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This is out dated, But punctuation CAN make a difference. I already wrote so I’m posting it! LOL!!

Don’t discuss “16 drones.” It confuses the discussion since there are 16 chromosomes. Use a different number or “n.”

Drones contain a randomly selected basket of their mother’s genes due to meiosis. Bits of her maternal and paternal genetic material. So as stated above, lots of possible variants.

Another point of confusion is a typo in post #73. There should have been an apostrophe in “drones” to indicate 1 drone, not multiple drones. (ie. drone’s). 16 chromosomes from one drone.

I hope this is clear as mud now.


See quote below.


“But a fertilized egg gets ALL of the the drones (16 out of 16) DNA (or 1/2 of the drones mothers dna if you will ) . So on the drone side there are only as many different combinations as there were drones that mated with the queen.”
 

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Discussion Starter #102
Lauri's method of re queening production hives with 48s
https://www.beesource.com/forums/sh...ening-above-an-excluder&p=1447471#post1447471

Interesting that she feels it often delays the offing of the old queen till the new one is laying.

could be an interesting way to change out a packages genetics to resistant stock once local 48s come available, the package queen has a high chance of being superseded anyway.
 

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Discussion Starter #103
Larry Connor talking about 48s this may at a NY bee wellness webinar this may. including a snipit about john Kefuss overnighting 48s to pairs at 5 euros a pop
https://youtu.be/SdJN0Hd4nuE?t=1607

and he gives us the answer to this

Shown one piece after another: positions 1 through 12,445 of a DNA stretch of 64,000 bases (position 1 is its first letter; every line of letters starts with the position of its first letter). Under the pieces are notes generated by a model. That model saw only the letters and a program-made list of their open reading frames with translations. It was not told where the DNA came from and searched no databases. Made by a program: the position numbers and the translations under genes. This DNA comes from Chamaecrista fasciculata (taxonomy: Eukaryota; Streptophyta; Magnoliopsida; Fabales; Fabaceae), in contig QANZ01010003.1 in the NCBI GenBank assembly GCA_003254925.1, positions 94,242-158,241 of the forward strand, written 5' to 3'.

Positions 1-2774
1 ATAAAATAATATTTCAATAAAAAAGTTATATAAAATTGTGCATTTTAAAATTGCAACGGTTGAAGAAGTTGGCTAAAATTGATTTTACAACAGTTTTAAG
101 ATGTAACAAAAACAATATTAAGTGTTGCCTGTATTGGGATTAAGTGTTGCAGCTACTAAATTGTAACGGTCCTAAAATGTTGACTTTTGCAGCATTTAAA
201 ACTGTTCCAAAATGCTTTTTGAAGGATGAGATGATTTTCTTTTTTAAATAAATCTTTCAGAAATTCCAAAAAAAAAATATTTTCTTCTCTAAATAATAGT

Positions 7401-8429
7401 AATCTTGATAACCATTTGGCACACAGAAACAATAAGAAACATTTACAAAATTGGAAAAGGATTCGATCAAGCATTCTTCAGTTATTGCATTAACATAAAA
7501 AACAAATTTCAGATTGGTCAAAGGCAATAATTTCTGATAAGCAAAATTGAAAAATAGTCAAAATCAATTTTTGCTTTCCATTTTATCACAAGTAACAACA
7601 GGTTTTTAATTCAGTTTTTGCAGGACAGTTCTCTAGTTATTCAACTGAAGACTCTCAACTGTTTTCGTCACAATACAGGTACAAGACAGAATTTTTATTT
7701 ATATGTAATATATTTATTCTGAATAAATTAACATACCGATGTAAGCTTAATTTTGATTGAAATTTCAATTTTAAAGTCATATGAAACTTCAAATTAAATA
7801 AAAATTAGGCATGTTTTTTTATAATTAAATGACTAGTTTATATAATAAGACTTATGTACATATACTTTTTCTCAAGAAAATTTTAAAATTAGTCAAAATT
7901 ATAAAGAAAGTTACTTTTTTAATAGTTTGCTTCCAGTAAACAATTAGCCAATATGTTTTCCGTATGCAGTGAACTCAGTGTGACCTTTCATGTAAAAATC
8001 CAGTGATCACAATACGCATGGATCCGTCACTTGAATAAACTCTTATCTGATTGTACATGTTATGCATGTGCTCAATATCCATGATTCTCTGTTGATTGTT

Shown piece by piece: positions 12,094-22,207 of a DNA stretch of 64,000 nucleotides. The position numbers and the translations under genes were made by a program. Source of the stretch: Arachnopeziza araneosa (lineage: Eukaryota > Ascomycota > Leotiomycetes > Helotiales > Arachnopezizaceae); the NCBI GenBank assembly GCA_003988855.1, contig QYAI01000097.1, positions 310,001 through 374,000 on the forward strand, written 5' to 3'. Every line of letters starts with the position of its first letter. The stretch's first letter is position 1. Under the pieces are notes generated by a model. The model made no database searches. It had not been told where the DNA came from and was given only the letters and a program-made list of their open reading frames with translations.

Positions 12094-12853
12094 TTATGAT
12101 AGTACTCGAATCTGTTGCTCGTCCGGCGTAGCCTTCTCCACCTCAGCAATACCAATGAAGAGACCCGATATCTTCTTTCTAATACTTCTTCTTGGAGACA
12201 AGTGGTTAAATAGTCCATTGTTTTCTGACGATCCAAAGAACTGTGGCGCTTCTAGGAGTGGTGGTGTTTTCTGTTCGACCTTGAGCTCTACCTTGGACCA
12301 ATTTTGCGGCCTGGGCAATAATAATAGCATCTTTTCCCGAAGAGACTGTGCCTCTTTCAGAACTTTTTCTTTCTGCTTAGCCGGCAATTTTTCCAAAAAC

How much food do the bees actually put in the cell after 48 hours?
the cells have 80%+ of the all the jelly they will get

My knee jerk is he is wrong, but he is the expert, not me
 

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Good talk. MSL. Thank you for posting. Beyond his discussion on 48 hour cells, there were two other things he briefly referred to that surprised me:

1. He seemed to at least not dismiss the idea of different eggs being laid in queen cups versus worker cells- I assume he is referring to some of the research on 'royal families'.

2. He said that swarm cells are better than grafted cells- but also clarified that good grafted cells make good queens too.
 

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Discussion Starter #107

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a 72 hour cell has about 66% more jelly then a 48 (and thats not counting what the larva ate over those 24 hours)
MSL:

Thank you for posting this paper- I finally got around to reading this one.

So it seems plain that 72 hour cells have more RJ in them so it made me wonder- why 48 hour cells? I went back and read Dr. Connor's paper where he quotes Kefuss saying to effect, 'large enough to be away from the colony, but small enough to not crawl out of the cell'. I suppose if one is dealing with short distance transfers and thought the additional jelly might be of benefit they could stretch this out another 12 hours or so and still leave time for the new colony to cap?
 

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Yes, one shipment. I ship them regularly and with great success. No nurse bees needed. Just a damp paper towel, a sheet of plastic on top, so it doesn't dry out too quickly. Done. Overnight parcel service, works great.
 
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